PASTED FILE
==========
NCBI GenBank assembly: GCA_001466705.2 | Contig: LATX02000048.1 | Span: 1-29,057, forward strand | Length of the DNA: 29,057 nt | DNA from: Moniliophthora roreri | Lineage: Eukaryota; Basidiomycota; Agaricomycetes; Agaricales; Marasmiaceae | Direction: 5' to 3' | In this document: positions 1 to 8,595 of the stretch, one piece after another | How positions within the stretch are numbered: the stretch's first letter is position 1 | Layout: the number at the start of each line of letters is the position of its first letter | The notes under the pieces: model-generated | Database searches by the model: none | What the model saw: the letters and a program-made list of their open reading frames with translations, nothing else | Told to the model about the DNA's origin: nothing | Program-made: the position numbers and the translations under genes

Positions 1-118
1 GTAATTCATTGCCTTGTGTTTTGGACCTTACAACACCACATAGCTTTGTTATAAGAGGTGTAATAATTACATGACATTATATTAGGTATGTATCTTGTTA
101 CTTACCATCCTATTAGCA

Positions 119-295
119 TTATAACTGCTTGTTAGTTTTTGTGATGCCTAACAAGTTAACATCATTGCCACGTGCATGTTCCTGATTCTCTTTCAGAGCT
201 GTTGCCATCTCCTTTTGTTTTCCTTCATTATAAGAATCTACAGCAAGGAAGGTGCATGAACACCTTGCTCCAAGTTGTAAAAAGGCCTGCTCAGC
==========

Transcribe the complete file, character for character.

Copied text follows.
NCBI GenBank assembly: GCA_001466705.2 | Contig: LATX02000048.1 | Span: 1-29,057, forward strand | Length of the DNA: 29,057 nt | DNA from: Moniliophthora roreri | Lineage: Eukaryota; Basidiomycota; Agaricomycetes; Agaricales; Marasmiaceae | Direction: 5' to 3' | In this document: positions 1 to 8,595 of the stretch, one piece after another | How positions within the stretch are numbered: the stretch's first letter is position 1 | Layout: the number at the start of each line of letters is the position of its first letter | The notes under the pieces: model-generated | Database searches by the model: none | What the model saw: the letters and a program-made list of their open reading frames with translations, nothing else | Told to the model about the DNA's origin: nothing | Program-made: the position numbers and the translations under genes

Positions 1-118
1 GTAATTCATTGCCTTGTGTTTTGGACCTTACAACACCACATAGCTTTGTTATAAGAGGTGTAATAATTACATGACATTATATTAGGTATGTATCTTGTTA
101 CTTACCATCCTATTAGCA

Positions 119-295
119 TTATAACTGCTTGTTAGTTTTTGTGATGCCTAACAAGTTAACATCATTGCCACGTGCATGTTCCTGATTCTCTTTCAGAGCT
201 GTTGCCATCTCCTTTTGTTTTCCTTCATTATAAGAATCTACAGCAAGGAAGGTGCATGAACACCTTGCTCCAAGTTGTAAAAAGGCCTGCTCAGC